Bell A Father Figure To Young Secondary

Posted Dec 7, 2011

Veteran leadership has been pivotal in the recent turnaround put together by the Miami Dolphins, especially in the secondary on defense.

Strong safety Yeremiah Bell is the father figure among Miami’s defensive backs for good reason. He is the longest-tenured Dolphin on the roster in consecutive seasons played (8) and the rest of that group is one of the youngest in the National Football League.

Six of Miami’s nine defensive backs are either in their third season or less, and that includes three of the four starters – cornerbacks Vontae Davis and Sean Smith and free safety Reshad Jones. Only nickel cornerback Will Allen, who is in his 11th season overall and fifth with the Dolphins, has been in the league longer than Bell, which is why Head Coach Tony Sparano considers Bell like an extra coach out there on the field.

“He has had a tremendous impact out there on the young secondary. He keeps those guys in line pretty good back there,” Sparano said. “Between he and Will I think they’ve done a good job. YB is a captain and he has absolutely been a tremendous resource for me. He is a heck of a leader. He’s all right. He is one of my guys.”

When Bell came into the league as a rookie in 2004 he saw cornerback Sam Madison in the role he currently embraces and remembers how big of an impact Madison had on him. Even though Madison wasn’t a safety he had some of the characteristics that make up a good safety and that’s why Bell gravitated towards him.

As soon as he was chosen as one of the team’s four captains before this season began, Bell was aware of what kind of an impact he could have. He wanted to help Jones, Davis, Smith, backup free safety Chris Clemons, second-year cornerback Nolan Carroll and rookie cornerback Jimmy Wilson the same way Madison helped him.

“Definitely, I’m the senior member back there by a long shot,” said Bell, who is leading the team in tackles with 79 (61 solo). “It’s my job to get all those guys lined up and that should be on me, I wouldn’t want it to be on anybody else. I’ve been here the longest and been through the most and I’ve kind of seen a little bit of everything, so whatever input I can give those guys back there to help them with their game and things we might see is better for all of us.”

Bell is on track to surpass 100 tackles for the fourth straight season and he’s added a sack, an interception and a fumble recovery to go along with those tackles. When he talks to the media he’s rather soft-spoken, but his energy is visible on the field and his words carry a lot of weight with his teammates on offense as well as on defense.

Wide receiver Davone Bess is in his fourth season and he practices against Bell and the other defensive backs every day, including sixth-year free safety Tyrone Culver. Bell’s influence is easy for Bess to see on a daily basis.

“YB is smart, very smart, very savvy and very instinctive,” Bess said. “He’s what you want in a safety and he’s always around the young guys coaching them and fulfilling his role as a leader on this team. He always knows when the time is right what to say when times are hard, so I’m happy that he’s on the other side of the ball on our team.”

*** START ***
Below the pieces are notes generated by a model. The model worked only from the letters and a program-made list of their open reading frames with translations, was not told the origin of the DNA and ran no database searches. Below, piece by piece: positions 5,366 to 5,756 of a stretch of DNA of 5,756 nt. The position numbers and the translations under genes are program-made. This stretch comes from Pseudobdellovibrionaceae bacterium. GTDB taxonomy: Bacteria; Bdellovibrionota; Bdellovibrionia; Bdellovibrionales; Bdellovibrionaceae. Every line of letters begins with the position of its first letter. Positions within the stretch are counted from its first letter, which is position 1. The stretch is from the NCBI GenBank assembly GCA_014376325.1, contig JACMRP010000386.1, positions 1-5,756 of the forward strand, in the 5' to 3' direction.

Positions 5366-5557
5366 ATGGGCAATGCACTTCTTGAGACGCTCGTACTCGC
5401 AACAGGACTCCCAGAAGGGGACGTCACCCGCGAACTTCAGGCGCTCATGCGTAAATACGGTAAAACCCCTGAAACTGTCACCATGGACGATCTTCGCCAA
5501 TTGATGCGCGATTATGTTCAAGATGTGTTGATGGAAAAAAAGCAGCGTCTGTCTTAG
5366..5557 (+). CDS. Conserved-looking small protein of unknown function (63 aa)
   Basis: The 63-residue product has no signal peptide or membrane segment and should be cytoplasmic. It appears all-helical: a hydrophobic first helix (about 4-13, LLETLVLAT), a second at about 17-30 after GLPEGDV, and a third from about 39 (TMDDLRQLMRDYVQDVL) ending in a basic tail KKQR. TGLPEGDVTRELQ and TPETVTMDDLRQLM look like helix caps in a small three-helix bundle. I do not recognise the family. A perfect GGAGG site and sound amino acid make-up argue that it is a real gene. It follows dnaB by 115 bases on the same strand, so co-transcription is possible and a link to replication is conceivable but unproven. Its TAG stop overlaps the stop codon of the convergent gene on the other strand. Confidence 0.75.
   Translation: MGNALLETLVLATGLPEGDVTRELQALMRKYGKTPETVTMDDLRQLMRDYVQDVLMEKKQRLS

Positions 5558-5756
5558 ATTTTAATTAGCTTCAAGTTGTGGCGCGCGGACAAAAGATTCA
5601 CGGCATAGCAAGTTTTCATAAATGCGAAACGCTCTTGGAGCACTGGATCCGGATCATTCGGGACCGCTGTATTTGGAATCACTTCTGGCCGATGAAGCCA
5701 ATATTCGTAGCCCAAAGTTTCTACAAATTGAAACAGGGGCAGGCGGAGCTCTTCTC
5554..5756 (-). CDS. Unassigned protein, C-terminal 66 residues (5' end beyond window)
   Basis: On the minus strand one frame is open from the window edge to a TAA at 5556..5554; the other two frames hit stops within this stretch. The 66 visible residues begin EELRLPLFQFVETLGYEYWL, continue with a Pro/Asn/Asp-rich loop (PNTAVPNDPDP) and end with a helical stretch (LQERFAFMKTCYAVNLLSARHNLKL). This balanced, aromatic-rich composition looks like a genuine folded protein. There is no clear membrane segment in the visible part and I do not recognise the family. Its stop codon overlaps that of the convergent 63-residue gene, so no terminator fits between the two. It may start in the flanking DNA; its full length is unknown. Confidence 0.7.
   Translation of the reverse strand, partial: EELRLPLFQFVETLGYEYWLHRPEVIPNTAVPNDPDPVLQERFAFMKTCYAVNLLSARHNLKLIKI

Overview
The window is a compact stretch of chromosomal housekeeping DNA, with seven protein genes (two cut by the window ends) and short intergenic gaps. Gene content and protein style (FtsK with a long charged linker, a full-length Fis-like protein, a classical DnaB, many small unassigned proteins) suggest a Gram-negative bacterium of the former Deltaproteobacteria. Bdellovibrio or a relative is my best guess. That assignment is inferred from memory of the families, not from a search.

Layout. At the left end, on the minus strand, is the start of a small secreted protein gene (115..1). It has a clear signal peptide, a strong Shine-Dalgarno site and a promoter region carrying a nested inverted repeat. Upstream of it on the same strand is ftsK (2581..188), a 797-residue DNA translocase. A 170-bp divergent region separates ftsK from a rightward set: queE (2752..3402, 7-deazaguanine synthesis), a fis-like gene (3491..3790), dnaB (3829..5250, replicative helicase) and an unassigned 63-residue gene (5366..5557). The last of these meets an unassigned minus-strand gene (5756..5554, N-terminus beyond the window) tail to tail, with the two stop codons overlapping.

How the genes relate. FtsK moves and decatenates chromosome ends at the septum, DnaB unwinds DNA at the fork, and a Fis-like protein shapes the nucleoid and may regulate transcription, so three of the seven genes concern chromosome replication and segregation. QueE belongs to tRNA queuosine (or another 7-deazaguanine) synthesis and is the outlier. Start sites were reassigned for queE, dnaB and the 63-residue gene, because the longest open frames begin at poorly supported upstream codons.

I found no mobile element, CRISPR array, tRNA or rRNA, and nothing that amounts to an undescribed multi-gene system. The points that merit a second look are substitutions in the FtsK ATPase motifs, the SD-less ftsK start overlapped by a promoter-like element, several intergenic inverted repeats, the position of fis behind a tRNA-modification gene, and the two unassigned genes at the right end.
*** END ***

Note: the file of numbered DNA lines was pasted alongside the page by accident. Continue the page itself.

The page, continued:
Bell is one of the better-conditioned players on the Dolphins and his workout regimen has drawn lots of praise from those on the team and others around the league. But it’s what he brings mentally to the game that has set him apart and helped earn him a trip to the Pro Bowl after the 2009 season.

It’s part of the natural order of things in professional football to see the torch passed from one veteran player to another young player at each position. Madison passed the torch to Bell when he left Miami to finish out his career with the New York Giants and Bell sees a couple of candidates on this roster worthy of taking over for him in Jones and Clemons. Jones was honored to hear that.

“It makes me feel real good coming from a guy like that who’s a Pro Bowl guy and has been in the league for a long time and seen a lot of guys come and go,” said Jones, who has registered 46 tackles (36 solo) and one sack in eight starts and 11 games this season. “Yeremiah was a big help to me coming in as far as learning the playbook and transitioning from college to the pros and I’m starting to become a more complete player thanks to him.”

Not only has Bell taken control on the practice field and in games but he is also the one that stands up in the meeting room and during film sessions. He takes pride in the fact that he can be just as vocal as the famously outgoing Madison was.

So while he did channel some of Madison early on in his role as one of the leaders in the secondary, Bell contends that it came natural to him. The improved play of the entire secondary is testament to that theory.

“I’m just not really outspoken in the media and all that, but when it comes to players and positions and the defensive backfield, those guys will tell you I’m not afraid to say anything,” he said. “That’s because I think it’s important to get it right and I’ve told them if I’m not doing something right they can jump on me because that’s how it should be back there.

“I think the way Is play, I think my energy just catches on to those guys and it’s fun to see because sometimes you may start out a game flat. You need that guy to get everybody’s engine revved up and I like being that guy. I want to be out there flying around and if it’s contagious then that’s just better for our football team.”
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